Search Amazon.com:
Register a SA Forums Account here!
JOINING THE SA FORUMS WILL REMOVE THIS BIG AD, THE ANNOYING UNDERLINED ADS, AND STUPID INTERSTITIAL ADS!!!

You can: log in, read the tech support FAQ, or request your lost password. This dumb message (and those ads) will appear on every screen until you register! Get rid of this crap by registering your own SA Forums Account and joining roughly 150,000 Goons, for the one-time price of $9.95! We charge money because it costs us $3,400 per month for bandwidth bills alone, and since we don't believe in shoving popup ads to our registered users, we try to make the money back through forum registrations.
«25 »
  • Post
  • Reply
REALTHEWILL
Jul 21, 2016


Someitmes if your trying to record your vocals and you can't clearly hear yourself, (your wearing headphones or the instrumental is loud), a nice trick I discovered is singing through a guitar amp to amplify your voice. It helps being able to actually hear yourself over the music when your record. Another trick is to try and put less effort into each individual note, instead of pushing out as hard as you possibly can straining yourself in the process, which is bad sounding and bad for you.

Adbot
ADBOT LOVES YOU

Vorenus
Jul 14, 2013


I've just recently had two lessons through a Taylor Robinson instructor. She's fully certified and sings opera and all that, however she doesn't play any instruments that can act as accompaniment. Both lessons have mostly been her awkwardly poking at a keyboard while I try to sing along to a song, after which she tells me that I'm failing at proper breathing, enunciation, and projecting. I'm trying to keep in mind that maybe I'm just taking constructive criticism too personally, but there's very little positive construction and I feel like she knows the material but not how to teach it. As an example, rather than saying, "Okay, you need to work on X and Y, so let's do this exercise right now or try this as different way" or whatever it's just "You're doing XYZ wrong, let's try again, that was a little better now go home and read this book for a week".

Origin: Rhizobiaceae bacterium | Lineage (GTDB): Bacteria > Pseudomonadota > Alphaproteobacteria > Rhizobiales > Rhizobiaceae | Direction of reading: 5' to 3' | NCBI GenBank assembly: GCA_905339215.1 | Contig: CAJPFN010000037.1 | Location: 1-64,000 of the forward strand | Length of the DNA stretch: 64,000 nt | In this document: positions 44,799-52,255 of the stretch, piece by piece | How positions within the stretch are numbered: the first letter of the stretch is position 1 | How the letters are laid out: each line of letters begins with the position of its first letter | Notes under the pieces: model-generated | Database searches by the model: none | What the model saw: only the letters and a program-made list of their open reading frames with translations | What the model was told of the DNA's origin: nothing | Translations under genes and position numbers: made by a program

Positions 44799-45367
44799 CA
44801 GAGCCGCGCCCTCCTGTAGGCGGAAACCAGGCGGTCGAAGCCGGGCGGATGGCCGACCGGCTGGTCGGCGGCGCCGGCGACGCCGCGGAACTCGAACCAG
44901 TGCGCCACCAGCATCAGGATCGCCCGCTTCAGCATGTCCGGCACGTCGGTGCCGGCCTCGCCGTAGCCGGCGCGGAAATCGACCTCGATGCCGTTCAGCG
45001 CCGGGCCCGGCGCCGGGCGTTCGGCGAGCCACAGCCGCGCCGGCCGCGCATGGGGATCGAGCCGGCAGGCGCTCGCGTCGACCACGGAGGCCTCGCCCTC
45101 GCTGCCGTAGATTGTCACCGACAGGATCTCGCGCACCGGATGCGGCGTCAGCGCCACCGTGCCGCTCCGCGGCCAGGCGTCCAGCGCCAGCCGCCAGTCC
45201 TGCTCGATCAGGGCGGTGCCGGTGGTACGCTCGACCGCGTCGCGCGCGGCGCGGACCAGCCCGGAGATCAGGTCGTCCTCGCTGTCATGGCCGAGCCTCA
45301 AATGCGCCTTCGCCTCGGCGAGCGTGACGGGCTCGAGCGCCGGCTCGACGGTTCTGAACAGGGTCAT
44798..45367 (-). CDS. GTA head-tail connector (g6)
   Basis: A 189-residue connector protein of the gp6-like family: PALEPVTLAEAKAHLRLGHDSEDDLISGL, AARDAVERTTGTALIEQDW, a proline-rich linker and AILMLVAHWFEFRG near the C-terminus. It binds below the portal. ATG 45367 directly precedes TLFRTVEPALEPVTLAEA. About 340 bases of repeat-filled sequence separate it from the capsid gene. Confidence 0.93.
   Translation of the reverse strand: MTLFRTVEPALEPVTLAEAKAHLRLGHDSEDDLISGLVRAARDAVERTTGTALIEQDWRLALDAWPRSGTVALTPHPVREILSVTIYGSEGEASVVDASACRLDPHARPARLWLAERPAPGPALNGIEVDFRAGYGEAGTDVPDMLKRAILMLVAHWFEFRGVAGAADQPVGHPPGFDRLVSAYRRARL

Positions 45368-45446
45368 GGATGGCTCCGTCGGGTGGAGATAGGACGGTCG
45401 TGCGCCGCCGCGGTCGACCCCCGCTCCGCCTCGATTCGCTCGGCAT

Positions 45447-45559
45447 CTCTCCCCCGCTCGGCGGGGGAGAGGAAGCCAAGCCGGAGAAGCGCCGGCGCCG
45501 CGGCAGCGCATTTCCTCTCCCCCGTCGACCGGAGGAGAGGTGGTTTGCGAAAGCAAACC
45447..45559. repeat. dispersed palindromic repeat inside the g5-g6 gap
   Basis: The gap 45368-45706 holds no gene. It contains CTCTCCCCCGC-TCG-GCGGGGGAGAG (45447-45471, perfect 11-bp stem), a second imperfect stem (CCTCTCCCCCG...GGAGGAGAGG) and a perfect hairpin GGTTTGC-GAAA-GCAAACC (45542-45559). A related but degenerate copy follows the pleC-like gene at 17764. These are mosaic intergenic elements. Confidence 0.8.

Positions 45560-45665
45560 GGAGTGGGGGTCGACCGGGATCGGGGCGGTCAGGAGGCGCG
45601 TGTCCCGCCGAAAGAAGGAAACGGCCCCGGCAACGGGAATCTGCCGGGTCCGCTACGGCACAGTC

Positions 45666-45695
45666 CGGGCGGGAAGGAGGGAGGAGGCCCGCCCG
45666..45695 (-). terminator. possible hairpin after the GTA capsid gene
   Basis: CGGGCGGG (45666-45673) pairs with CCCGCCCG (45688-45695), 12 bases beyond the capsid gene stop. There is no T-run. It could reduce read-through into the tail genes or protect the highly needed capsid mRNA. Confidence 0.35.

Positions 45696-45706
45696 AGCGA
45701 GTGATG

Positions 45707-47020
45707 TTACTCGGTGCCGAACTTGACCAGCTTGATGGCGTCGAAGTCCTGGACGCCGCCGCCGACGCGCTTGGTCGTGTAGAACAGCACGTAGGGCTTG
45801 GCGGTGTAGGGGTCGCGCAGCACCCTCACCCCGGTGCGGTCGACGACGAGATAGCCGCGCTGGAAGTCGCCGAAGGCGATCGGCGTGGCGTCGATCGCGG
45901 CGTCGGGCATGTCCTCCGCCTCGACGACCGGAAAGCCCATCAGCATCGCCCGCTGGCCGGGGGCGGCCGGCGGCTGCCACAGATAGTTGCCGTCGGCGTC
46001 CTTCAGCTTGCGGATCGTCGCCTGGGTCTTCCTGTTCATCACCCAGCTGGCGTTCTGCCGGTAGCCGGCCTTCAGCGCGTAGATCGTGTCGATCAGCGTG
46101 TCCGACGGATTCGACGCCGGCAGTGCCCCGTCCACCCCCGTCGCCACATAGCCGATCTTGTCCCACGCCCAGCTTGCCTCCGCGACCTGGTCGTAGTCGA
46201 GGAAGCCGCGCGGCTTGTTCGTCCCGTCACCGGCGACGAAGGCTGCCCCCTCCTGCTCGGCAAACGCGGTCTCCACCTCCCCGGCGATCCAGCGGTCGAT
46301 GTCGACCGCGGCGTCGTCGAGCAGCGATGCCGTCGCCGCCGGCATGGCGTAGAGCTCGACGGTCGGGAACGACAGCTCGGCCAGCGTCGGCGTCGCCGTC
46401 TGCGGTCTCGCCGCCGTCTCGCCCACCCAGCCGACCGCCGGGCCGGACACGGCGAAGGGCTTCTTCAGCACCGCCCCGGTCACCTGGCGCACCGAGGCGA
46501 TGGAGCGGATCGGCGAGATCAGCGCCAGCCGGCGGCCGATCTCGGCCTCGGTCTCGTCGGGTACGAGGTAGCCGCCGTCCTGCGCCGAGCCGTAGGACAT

Obviously you all can only read off of what I'm posting, but what are good/bad things to look for in an instructor?

Hawkgirl
Jun 20, 2003

Jesus Died for Your Songs

From what you're saying it sounds like you are correct, you've found a person who can walk the walk but they don't know pedagogy at all. You are right to think you deserve a better teacher than that.

I would note that I don't think the lack of instrument proficiency is really the issue; I've had voice teachers as a kid that could barely pluck at the piano but did a really great job teaching me how to sing properly all the same.

Even if your teacher really is just a little harsher than what you're looking for, he or she should still be able to accurately assess your reaction to their instructions and change to make their instruction more palatable to you. If you haven't been direct yet and said, "I don't feel like I'm learning much when you tell me I'm wrong. Can you give me some advice on how to get better at [whatever thing she dissed you on]?" I would at least give her the benefit of the doubt and do that. But if she can't adapt to you after that, or worse makes you feel lovely for bringing it up in the first place, you should totally let her go. Has she given you any exercises at all on breathing or singing? Did she really tell you to read a book for a week, and not to practice doing something?

I don't know what Taylor Robinson is (a music store maybe?) but it's absolutely ok to shop around private teachers until you find someone you feel like you can learn from.

massive spider
Dec 6, 2006

sets off a "weirdly specific fetish artwork" vibe

REALTHEWILL posted:

Someitmes if your trying to record your vocals and you can't clearly hear yourself, (your wearing headphones or the instrumental is loud), a nice trick I discovered is singing through a guitar amp to amplify your voice. It helps being able to actually hear yourself over the music when your record. Another trick is to try and put less effort into each individual note, instead of pushing out as hard as you possibly can straining yourself in the process, which is bad sounding and bad for you.

Guitar amps are designed to push guitar frequencies, you could sing through them but youd be better off with a monitor which is designed for that. Or just turning down the instrumental track and turning up the monitoring track or putting some reverb on the vocal to hear it reflected back at you.

Southern Heel
Jul 2, 2004



When I played singstar way back now in the day it had a pitch line which matched the vocal melody. Is there a free version of that I can use with a regular mic? Sounds silly but I'm just trying to find my feet with real songs instead of bellowing in the shower.

  • 1
  • 2
  • 3
  • 4
  • 5
  • Post
  • Reply
«25 »